In a Protestant funeral service, the focus is on celebrating the life of the deceased and offering comfort to the bereaved. The service may include hymns, prayers, and a sermon or message that highlights the Christian hope of eternal life through faith in Jesus Christ. Protestant services may also include a time for family and friends to share memories and stories of the deceased. This is usually held in one of our funeral homes or a local church.
In a Catholic funeral service, the focus is on praying for the soul of the deceased and offering comfort to the bereaved. The service may include prayers for the dead, readings from the Old and New Testaments, and a homily that reflects on the life and faith of the deceased. Catholic services may also include the recitation of the Rosary or other devotions, as well as the celebration of the Eucharist, if the deceased was a practicing Catholic. These are usually held in a local Catholic church. We’re experts at serving Catholics, whether a traditional burial or cremation followed by a Catholic mass is selected.
Both services typically conclude with a final commendation or blessing of the deceased, as well as a time for family and friends to express their final farewells. Ultimately, whether Protestant or Catholic, a Christian funeral service is a time to honor the life of the deceased, comfort the bereaved, and offer hope in the promise of eternal life through faith in Jesus Christ.
Families are a lot like snowflakes; no two are alike. That’s why we offer all types of services for all types of people at all types of prices. While some families may want a traditional funeral and burial, others may choose a local cremation service. Some families prefer a formal ceremony while others opt for a small, intimate gathering or even a lively champagne toast. Still, others may not want a ceremony at all. Our commitment to the families we serve, is to explain all of the prices that are associated with a funeral or cremation service so you understand the breakdown of the costs involved.
We believe families shouldn’t have to pay a fortune to pay tribute to their loved ones. That’s why we offer a rare combination: dignity and affordability. When you choose Logan Funeral Homes, we’ll help you create the tribute you had in mind for much less than you might have expected. It’s just one of the many ways we hope you’ll be pleasantly surprised with us.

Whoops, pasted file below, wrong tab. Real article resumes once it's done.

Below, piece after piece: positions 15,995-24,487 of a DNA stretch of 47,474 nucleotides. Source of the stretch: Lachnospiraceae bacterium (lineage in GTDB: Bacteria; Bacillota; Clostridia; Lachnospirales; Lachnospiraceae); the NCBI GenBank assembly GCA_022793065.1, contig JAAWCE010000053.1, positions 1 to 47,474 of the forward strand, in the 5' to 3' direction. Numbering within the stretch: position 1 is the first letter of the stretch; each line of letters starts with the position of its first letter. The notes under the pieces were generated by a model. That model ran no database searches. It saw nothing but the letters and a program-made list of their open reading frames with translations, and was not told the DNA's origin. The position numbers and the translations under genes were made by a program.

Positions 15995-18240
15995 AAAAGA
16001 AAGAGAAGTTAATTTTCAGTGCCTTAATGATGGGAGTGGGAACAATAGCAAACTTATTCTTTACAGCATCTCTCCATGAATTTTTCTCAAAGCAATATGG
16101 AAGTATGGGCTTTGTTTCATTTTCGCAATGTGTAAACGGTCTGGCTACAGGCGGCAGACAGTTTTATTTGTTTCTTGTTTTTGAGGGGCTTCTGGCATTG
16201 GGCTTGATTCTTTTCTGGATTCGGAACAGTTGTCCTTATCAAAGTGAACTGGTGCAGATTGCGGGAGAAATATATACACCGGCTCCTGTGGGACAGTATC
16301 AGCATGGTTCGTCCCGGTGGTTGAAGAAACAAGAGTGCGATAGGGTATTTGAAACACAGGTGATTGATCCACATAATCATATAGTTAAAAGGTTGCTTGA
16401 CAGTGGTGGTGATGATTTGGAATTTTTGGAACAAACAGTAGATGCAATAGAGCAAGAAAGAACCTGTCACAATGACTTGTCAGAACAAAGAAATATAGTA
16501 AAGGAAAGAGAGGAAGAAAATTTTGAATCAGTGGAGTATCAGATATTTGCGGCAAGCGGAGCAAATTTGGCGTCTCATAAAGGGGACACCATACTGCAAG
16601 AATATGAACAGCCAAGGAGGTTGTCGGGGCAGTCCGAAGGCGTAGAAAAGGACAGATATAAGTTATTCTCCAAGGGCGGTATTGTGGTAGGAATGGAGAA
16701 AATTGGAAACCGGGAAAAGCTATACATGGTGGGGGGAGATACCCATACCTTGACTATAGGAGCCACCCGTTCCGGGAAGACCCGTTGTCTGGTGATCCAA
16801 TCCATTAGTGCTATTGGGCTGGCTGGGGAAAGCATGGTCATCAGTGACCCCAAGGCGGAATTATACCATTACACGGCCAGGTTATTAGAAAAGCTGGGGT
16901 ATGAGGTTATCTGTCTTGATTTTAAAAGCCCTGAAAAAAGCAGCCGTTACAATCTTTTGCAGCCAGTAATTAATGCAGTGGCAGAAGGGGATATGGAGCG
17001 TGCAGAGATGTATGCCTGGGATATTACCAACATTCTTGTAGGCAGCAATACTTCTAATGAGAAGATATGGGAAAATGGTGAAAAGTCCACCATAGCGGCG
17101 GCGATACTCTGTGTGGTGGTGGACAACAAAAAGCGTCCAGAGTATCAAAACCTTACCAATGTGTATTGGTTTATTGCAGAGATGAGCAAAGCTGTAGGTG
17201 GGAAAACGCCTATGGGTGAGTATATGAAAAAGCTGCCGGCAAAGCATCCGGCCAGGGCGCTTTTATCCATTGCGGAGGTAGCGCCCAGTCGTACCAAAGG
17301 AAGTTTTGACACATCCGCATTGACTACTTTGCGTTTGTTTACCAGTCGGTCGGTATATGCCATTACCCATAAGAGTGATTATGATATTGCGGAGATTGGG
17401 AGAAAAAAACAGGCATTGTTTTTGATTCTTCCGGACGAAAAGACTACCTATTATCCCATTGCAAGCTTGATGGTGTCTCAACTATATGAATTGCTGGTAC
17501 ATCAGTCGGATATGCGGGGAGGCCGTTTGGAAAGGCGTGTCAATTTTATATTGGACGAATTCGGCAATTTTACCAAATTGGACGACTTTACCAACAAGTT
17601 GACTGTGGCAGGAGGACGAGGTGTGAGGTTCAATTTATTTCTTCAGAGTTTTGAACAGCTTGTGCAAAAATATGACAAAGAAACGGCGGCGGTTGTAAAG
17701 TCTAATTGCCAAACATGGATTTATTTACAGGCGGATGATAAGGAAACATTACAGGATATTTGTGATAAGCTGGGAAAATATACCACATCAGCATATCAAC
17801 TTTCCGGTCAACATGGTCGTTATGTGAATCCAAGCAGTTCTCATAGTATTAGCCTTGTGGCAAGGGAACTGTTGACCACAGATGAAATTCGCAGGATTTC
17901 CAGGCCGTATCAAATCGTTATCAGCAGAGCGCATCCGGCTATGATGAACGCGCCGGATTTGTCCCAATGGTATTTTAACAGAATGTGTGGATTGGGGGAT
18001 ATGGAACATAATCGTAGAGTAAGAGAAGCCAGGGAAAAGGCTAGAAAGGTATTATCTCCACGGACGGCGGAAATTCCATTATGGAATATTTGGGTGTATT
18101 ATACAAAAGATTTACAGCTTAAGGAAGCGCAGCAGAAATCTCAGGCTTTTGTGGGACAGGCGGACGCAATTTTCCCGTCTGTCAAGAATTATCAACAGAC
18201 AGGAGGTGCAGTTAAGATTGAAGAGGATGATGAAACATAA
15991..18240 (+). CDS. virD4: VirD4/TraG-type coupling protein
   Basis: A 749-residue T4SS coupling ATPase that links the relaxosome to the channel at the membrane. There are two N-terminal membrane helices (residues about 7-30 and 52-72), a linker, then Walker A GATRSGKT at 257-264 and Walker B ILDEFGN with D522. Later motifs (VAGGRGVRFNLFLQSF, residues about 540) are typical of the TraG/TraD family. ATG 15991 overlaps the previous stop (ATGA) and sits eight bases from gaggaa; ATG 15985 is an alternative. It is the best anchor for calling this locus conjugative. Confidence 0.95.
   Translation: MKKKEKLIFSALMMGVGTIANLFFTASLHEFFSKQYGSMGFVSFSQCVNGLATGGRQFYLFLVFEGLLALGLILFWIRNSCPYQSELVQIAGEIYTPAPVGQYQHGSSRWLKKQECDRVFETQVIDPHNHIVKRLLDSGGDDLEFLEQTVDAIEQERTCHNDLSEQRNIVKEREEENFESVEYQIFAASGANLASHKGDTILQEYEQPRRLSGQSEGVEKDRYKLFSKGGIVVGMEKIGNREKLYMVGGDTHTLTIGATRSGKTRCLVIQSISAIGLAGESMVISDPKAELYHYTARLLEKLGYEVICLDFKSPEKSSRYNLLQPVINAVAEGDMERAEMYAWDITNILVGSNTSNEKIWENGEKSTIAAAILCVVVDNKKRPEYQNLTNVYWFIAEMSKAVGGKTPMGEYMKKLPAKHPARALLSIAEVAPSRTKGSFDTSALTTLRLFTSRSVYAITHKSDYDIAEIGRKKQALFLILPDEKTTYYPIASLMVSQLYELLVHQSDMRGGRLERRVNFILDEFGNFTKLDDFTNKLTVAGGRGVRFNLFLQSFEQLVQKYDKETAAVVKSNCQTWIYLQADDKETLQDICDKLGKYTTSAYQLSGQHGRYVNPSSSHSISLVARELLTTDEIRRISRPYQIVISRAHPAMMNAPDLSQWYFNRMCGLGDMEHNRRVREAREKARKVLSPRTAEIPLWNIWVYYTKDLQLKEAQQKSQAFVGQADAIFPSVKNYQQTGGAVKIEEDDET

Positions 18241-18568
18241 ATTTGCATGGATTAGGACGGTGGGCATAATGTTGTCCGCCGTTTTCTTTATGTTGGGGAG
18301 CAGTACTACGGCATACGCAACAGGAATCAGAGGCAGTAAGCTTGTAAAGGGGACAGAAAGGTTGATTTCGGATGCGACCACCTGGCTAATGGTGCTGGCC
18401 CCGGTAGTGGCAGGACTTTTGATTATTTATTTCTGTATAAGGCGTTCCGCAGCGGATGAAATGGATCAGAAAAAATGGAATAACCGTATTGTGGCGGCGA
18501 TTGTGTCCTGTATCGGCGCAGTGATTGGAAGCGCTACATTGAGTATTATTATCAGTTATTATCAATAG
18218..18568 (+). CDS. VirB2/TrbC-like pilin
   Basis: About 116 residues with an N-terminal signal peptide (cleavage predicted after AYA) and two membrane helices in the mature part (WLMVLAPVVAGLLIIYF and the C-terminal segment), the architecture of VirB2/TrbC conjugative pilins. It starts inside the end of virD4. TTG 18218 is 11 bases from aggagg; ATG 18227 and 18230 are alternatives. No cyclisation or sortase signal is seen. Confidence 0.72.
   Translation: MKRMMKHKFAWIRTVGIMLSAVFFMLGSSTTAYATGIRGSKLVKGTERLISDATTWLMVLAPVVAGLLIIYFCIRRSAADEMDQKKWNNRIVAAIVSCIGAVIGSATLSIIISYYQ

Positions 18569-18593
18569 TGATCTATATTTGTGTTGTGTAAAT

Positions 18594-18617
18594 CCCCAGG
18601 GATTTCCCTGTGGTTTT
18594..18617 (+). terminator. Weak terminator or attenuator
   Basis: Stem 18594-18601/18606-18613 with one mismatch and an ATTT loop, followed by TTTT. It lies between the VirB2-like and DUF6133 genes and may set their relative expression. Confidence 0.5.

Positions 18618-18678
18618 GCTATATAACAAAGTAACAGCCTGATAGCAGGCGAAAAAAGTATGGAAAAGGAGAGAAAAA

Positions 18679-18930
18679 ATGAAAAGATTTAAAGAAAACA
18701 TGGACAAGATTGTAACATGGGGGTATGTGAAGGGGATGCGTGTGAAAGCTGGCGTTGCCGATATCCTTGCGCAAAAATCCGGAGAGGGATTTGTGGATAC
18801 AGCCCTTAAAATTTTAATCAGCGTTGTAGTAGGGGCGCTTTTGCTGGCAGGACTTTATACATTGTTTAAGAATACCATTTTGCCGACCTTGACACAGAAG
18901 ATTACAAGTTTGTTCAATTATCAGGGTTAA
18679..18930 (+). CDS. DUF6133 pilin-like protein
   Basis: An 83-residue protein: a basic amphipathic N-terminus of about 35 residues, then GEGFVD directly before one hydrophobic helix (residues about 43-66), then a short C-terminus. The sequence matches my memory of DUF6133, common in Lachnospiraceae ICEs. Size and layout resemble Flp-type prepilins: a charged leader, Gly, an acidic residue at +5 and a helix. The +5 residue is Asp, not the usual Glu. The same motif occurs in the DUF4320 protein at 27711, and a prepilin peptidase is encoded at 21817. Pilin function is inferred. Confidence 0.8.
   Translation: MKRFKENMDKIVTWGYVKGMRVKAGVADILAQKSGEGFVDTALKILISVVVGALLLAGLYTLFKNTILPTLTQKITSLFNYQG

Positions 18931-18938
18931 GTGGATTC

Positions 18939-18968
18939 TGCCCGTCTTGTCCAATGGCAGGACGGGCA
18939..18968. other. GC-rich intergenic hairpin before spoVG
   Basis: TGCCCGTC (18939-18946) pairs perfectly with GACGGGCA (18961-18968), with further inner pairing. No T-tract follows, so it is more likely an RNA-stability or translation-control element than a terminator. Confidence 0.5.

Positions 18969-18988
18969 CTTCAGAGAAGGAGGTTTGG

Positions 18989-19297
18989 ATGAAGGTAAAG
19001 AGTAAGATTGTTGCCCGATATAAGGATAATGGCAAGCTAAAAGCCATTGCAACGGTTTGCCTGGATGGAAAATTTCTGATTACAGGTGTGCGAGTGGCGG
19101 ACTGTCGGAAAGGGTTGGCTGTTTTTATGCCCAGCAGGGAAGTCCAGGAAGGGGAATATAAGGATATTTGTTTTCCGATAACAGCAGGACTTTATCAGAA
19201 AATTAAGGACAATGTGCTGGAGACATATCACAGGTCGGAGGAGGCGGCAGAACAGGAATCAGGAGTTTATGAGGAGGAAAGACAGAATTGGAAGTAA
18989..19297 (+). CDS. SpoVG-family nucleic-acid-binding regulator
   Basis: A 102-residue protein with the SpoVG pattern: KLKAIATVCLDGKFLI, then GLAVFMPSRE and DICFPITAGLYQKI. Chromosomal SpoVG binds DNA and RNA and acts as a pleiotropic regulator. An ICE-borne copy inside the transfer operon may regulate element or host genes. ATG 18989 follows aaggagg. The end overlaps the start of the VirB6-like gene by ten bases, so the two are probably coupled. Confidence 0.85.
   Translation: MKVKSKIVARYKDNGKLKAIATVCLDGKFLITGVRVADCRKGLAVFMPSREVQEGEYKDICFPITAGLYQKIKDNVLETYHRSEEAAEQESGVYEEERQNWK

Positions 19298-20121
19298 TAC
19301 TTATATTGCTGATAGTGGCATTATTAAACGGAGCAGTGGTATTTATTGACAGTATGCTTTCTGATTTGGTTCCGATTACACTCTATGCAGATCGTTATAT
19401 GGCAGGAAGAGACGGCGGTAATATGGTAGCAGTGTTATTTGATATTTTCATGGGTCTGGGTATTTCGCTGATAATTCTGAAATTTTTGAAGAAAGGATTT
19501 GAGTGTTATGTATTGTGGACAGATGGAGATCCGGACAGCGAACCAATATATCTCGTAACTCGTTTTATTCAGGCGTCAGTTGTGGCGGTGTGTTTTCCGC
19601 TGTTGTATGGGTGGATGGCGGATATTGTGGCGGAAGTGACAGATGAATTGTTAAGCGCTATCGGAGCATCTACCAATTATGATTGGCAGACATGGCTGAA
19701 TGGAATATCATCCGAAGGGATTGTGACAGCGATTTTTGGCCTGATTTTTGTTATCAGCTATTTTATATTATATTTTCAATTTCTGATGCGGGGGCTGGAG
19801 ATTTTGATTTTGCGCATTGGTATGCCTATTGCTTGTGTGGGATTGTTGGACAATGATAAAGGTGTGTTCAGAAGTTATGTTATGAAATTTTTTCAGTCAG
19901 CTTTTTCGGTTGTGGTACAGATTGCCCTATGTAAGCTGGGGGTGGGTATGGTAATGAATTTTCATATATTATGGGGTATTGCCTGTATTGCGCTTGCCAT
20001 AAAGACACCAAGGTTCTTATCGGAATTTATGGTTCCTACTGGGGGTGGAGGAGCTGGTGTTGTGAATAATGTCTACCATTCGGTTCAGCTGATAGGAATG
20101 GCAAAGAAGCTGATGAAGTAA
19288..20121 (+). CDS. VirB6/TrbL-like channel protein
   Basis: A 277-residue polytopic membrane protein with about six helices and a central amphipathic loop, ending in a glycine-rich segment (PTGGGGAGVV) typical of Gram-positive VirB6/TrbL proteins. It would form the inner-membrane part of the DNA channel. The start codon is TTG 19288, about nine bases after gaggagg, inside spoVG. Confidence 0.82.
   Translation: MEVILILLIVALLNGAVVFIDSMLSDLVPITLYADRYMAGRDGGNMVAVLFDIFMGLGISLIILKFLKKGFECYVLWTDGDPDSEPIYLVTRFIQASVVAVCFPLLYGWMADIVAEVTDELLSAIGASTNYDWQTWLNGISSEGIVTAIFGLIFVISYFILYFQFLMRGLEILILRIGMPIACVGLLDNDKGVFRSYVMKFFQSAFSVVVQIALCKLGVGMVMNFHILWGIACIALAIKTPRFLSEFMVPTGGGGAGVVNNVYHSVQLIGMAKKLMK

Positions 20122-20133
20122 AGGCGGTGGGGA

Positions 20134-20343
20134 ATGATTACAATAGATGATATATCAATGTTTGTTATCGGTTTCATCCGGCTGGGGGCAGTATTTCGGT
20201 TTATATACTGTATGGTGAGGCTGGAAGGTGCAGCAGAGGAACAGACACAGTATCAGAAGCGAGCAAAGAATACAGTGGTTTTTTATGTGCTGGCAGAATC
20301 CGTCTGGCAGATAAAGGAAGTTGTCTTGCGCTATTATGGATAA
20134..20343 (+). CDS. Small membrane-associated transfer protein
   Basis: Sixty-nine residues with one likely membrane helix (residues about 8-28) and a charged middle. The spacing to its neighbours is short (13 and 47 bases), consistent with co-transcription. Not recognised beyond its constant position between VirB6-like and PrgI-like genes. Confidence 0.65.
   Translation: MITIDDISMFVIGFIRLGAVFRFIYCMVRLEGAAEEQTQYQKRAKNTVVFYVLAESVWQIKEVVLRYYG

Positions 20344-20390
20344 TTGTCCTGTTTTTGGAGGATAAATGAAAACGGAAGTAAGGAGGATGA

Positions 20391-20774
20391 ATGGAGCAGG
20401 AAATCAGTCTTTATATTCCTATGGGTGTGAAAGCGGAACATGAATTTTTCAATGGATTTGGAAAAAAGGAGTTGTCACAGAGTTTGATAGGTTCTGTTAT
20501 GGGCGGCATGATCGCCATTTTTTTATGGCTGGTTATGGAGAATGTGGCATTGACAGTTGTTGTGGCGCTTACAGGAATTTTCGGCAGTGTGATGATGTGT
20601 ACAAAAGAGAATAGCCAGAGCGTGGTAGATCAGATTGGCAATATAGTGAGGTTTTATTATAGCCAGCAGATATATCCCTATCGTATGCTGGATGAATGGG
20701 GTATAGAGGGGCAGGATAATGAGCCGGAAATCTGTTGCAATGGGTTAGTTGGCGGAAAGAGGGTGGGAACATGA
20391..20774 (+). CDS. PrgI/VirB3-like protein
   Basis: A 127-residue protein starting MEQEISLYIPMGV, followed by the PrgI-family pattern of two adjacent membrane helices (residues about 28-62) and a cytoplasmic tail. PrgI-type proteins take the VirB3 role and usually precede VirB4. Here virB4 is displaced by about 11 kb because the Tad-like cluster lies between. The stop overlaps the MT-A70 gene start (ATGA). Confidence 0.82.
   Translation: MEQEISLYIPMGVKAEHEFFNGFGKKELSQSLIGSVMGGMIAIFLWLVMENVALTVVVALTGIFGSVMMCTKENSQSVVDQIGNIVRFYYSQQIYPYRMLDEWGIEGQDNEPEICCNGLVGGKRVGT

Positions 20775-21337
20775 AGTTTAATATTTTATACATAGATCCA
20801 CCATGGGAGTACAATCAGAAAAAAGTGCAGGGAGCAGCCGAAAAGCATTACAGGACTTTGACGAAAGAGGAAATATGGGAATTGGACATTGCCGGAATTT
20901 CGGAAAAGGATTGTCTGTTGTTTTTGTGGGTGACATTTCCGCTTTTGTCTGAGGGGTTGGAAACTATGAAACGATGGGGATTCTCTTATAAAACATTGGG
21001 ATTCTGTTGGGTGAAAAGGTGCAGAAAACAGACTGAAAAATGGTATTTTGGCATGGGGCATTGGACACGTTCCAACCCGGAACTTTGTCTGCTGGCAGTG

Opening and closing prices can include up to and beyond 50 separate services provided by the cemetery. Typically, the opening and closing costs include administration and permanent record keeping (determining ownership, obtaining permission and the completion of other documentation which may be required, entering the interment particulars in the interment register, maintaining all legal files); opening and closing the grave (locating the grave and laying out the boundaries, excavating and filling the interment space); installation and removal of the lowering device; placement and removal of artificial grass dressing and coco-matting at the gravesite, leveling, tamping, re-grading and sodding the gravesite and leveling and re-sodding the grave if the earth settles.
The actual opening and closing of the grave is just one component of the opening and closing fee. Due to safety issues that arise around the use of machinery on cemetery property and the protection of other gravesites, the actual opening and closing of the grave are conducted by cemetery grounds personnel only.
To remember and to be remembered are natural human needs. A permanent memorial in a cemetery provides a focal point for remembrance and memorializing the deceased. Throughout human history, memorialization of the dead has been a key component of almost every culture. Psychologists say that remembrance practices, from the funeral or memorial service to permanent memorialization, serve an important emotional function for survivors by helping them bring closure and allowing the healing process to begin. Providing a permanent resting place for the deceased is a dignified treatment for a loved one’s mortal remains, which fulfills the natural human desire for memorialization.
When a cemetery runs out of land it will continue to operate and serve the community. Most cemeteries have crematoriums, and some historic cemeteries even offer guided tours.
We think of cemetery lands as being in perpetuity. There are cemeteries throughout the world that have been in existence for hundreds of years.
There is no law that states a specific time for burial. Considerations that will affect the timeline include the need to secure all permits and authorizations, notification of family and friends, preparation of cemetery site, and religious considerations. Public heath laws may have limitations on the maximum length of time allowed to pass prior to final disposition. Contact Us for more details.
No. Embalming is a choice that depends on factors like if there is to be an open casket viewing of the body or if there is to be an extended time between death and internment. Public health laws may require embalming if the body is going to be transported by air or rail.
Besides ground burial, some cemeteries offer interment in lawn crypts or entombment in mausoleums. In addition, most cemeteries provide choices for those who have selected cremation. These often include placement of cremated remains in a niche of a columbarium or interment in an urn space.
These are the outside containers into which the casket is placed. Burial vaults are designed to protect the casket and may be made of a variety or combination of materials including concrete, stainless steel, galvanized steel, copper, bronze, plastic, or fiberglass. A grave liner is a lightweight version of a vault which simply keeps the grave surface from sinking in.
Most large, active cemeteries have regulations that require the use of a basic grave liner for maintenance and safety purposes. Either a grave liner or a burial vault will satisfy these requirements. Some smaller rural or churchyard cemeteries do not require the use of a container to surround the casket in the grave.